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Advances in bicycle headlights

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by John Allen



It’s the time of year when bicycle commuters return home in darkness. Recreational riders might be returning at dusk. Lights are needed both for safety and to meet legal requirements.

While I’ve never had a problem finding adequate taillights, most bicycle headlights I’ve used over the years have been dim. I relied on streetlights to light my way in the city. Aimed level, my headlight would alert other road users to my presence. When touring, I’d use generator lights and aim my headlight at the road. With dark-adapted eyes, I could putter along without hitting too many potholes.

That was then, and this is now. Light-emitting diodes have produced not only a great improvement in brightness, efficiency and convenience, but also a proliferation in types of lights.

I’m not going to go into detail about novelty lights which make pretty patterns in the spokes, or bicycle gloves with flashing turn signals (though I do use reflective tape on my gloves—flashing by rotating a wrist back and forth) . Headlights have had most important advances, but these also raise concerns.

The USA has no standard for a bicycle-headlight beam pattern. Headlights are being promoted with lumen ratings—total light output, no matter where the light goes. Many bright bicycle headlights have a round beam pattern like a flashlight’s. If aimed at the road, the beam is unnecessarily bright up close, making it harder to see more distant objects. If aimed so brightness tapers off closer to the bicycle for even illumination, then the brightest part of the beam glares into the eyes of people ahead and washes out the view of the road in rain, snow or fog.

flashlight beam
Flashlight beam pattern, greatest brightness in the middle.

Certainly, for off-road riding, you’ll want to see the overhanging tree branch which could smack you in the head, but on roads and paths shared with other users, a shaped beam pattern like a car headlight’s avoids blinding people and puts more light on the riding surface. This beam pattern has a sharp, flat cutoff at the top; brightness tapers off below that. Most LED headlights with a shaped beam pattern are recognizable by their scoop-shaped internal mirror, curving down from the top rear to the bottom front, with the LED hidden up at the top rear.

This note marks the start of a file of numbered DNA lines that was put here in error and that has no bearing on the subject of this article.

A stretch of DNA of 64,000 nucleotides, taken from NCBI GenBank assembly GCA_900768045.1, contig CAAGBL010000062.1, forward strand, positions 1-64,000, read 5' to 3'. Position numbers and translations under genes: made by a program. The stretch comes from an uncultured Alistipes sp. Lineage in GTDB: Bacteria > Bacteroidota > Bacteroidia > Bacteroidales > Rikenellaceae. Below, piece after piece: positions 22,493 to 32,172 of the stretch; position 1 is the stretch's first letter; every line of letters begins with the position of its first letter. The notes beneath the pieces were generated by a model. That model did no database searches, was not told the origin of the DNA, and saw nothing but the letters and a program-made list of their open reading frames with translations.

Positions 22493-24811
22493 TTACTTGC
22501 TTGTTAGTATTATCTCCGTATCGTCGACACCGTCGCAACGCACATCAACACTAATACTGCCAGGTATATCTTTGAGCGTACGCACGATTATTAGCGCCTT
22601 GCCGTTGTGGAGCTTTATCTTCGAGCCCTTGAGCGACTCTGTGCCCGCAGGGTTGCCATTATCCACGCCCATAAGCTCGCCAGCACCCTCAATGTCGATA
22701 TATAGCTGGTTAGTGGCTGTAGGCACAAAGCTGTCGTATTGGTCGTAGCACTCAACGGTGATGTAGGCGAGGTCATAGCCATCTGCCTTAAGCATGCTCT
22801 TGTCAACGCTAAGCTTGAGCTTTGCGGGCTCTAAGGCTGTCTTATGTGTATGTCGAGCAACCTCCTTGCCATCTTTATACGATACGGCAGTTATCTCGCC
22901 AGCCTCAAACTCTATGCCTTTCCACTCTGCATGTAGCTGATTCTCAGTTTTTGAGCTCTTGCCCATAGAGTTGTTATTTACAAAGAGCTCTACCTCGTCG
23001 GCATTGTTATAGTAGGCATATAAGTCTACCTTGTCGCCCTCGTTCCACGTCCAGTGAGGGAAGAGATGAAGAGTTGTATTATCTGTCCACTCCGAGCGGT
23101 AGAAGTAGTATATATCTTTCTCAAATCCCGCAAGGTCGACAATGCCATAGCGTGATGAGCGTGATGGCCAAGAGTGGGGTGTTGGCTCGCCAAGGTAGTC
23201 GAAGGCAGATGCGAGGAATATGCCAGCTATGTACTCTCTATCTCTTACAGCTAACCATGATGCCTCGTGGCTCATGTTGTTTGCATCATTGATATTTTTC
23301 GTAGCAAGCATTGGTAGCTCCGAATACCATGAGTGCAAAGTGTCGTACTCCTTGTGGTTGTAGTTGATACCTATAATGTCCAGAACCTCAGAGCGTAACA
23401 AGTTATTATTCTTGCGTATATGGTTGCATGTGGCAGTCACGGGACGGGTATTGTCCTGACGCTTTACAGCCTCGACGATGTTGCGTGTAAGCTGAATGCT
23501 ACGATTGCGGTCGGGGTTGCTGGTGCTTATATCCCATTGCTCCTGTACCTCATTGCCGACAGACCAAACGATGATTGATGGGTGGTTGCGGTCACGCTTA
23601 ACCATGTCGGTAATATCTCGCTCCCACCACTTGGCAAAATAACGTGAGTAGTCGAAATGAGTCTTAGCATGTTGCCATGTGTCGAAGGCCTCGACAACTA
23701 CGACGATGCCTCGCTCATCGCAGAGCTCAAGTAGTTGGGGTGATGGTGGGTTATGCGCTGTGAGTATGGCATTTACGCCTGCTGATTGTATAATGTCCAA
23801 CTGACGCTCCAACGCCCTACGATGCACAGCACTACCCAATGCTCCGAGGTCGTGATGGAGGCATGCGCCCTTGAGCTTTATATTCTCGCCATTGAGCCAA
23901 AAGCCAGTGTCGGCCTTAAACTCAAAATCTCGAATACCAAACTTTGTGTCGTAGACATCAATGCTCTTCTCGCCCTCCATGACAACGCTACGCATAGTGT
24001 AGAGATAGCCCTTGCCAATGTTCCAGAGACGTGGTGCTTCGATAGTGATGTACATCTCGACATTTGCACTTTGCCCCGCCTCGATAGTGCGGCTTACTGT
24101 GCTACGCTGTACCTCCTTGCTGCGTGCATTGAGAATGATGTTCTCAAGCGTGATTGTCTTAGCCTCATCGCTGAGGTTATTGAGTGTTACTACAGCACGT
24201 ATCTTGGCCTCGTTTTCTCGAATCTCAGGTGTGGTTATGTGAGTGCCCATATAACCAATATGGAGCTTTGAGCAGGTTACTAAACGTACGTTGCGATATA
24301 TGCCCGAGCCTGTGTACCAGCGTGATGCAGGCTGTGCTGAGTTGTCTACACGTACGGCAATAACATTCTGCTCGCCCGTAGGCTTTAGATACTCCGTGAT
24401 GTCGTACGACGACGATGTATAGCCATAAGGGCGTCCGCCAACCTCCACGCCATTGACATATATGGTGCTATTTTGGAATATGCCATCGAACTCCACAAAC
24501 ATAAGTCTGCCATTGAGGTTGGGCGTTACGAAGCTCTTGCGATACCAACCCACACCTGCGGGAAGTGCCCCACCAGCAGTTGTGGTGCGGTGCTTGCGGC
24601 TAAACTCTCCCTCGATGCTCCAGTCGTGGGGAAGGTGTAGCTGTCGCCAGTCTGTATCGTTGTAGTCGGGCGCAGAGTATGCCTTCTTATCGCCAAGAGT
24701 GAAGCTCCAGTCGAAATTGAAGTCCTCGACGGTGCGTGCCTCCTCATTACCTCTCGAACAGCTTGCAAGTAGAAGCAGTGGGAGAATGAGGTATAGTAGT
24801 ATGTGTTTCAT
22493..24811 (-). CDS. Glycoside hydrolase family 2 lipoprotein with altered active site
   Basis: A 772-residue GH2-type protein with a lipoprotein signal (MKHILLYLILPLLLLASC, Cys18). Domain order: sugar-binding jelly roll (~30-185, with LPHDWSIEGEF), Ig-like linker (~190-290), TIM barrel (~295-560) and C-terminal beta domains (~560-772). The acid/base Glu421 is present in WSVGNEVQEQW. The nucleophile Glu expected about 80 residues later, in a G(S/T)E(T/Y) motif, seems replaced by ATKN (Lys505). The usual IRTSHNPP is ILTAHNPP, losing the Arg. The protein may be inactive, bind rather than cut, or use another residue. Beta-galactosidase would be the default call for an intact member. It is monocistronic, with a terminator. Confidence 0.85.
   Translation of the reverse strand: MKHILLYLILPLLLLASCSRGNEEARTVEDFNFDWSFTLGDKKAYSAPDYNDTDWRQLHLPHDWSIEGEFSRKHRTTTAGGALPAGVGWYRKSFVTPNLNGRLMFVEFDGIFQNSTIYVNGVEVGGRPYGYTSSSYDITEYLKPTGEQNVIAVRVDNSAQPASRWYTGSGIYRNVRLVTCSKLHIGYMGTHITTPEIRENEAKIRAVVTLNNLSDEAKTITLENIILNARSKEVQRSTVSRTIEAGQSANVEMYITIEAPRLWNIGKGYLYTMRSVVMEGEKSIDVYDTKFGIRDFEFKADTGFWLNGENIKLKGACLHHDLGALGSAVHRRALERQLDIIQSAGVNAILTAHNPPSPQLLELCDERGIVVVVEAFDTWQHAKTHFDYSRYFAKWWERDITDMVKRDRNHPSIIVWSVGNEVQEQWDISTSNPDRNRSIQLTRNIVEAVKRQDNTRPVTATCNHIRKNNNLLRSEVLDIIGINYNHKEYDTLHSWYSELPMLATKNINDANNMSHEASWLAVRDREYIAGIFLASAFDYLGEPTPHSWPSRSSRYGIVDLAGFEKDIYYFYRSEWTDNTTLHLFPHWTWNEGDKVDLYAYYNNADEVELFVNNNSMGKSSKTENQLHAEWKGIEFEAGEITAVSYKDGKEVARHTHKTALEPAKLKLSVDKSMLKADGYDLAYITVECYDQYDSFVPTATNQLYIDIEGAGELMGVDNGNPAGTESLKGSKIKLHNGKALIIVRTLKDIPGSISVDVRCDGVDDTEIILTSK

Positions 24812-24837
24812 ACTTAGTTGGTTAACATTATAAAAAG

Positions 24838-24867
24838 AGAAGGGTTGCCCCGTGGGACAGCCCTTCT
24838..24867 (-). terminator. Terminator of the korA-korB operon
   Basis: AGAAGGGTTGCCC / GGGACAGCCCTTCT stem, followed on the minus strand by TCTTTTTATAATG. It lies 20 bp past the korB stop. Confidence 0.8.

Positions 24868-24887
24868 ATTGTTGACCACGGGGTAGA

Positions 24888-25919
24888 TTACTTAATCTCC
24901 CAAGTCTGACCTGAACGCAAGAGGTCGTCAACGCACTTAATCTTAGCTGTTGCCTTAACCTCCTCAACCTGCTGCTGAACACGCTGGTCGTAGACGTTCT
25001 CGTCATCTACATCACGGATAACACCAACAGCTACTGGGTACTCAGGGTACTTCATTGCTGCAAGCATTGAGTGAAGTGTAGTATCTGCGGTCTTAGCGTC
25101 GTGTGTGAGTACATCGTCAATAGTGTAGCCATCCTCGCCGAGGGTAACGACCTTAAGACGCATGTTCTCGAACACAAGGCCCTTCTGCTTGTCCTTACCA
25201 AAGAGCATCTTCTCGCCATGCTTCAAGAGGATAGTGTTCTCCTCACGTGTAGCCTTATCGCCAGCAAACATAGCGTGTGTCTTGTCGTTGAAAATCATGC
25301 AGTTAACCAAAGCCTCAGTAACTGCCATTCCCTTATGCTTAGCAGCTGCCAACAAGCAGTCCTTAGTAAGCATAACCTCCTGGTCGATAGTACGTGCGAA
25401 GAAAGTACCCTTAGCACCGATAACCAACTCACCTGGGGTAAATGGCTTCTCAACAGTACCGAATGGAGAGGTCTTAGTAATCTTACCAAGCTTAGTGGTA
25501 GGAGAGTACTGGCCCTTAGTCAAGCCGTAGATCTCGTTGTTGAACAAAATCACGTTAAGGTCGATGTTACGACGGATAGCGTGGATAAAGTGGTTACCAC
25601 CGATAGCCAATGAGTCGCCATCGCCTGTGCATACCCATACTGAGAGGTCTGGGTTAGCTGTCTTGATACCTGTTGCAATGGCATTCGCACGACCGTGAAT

German law requires a shaped beam pattern and 3-watt generator power, so Germany has led with generator-powered systems. Lights and generators are sold separately, and there are several brands. Bicycle tourists and randonneurs prefer generator systems. Prices range from $150 to over $300, though also, there’s the expense of building a hub generator into a wheel.

shaped beam
Shaped beam pattern: flat top, with sharp cutoff. Brightness tapers down
toward the bottom for even illumination closer to the bicycle.

Rechargeable battery-powered lights with a shaped beam pattern are available at prices from $93 to $250 from European manufacturers—but also from Dosun and S-sun of Taiwan, at lower prices. Some use replaceable AA batteries or an external battery, so it is possible to carry spares, but any of the battery lights will run for at least a couple of hours on their highest-power setting. The highest-power setting can be reserved for high-speed descents and rain, snow or fog.

I’m pleased to see local shops carrying more and more of these lighting products, and in enough variety to suit different budgets and needs.

Finally, let’s discuss headlight Installation. Mounting the light on the fork crown or a front rack puts it in the clear—though a battery-powered headlight may be supplied only with a handlebar fitting, and be obstructed by the brake levers, hands, a rain cape or handlebar bag. Minoura offers a bracket to hold a handlebar-mount headlight below the handlebar stem. Aiming the headlight is important, but easy: the flat top of the beam pattern should go a bit below the horizontal.

All in all, you pays your money and you takes your choice, as the saying goes—but there are more and better choices now than only a year or two ago. Be safe out there!

Peter White, in New Hampshire, has several pages of very helpful information about bicycle lights;
An extended discussion of bicycle headlight options is online at

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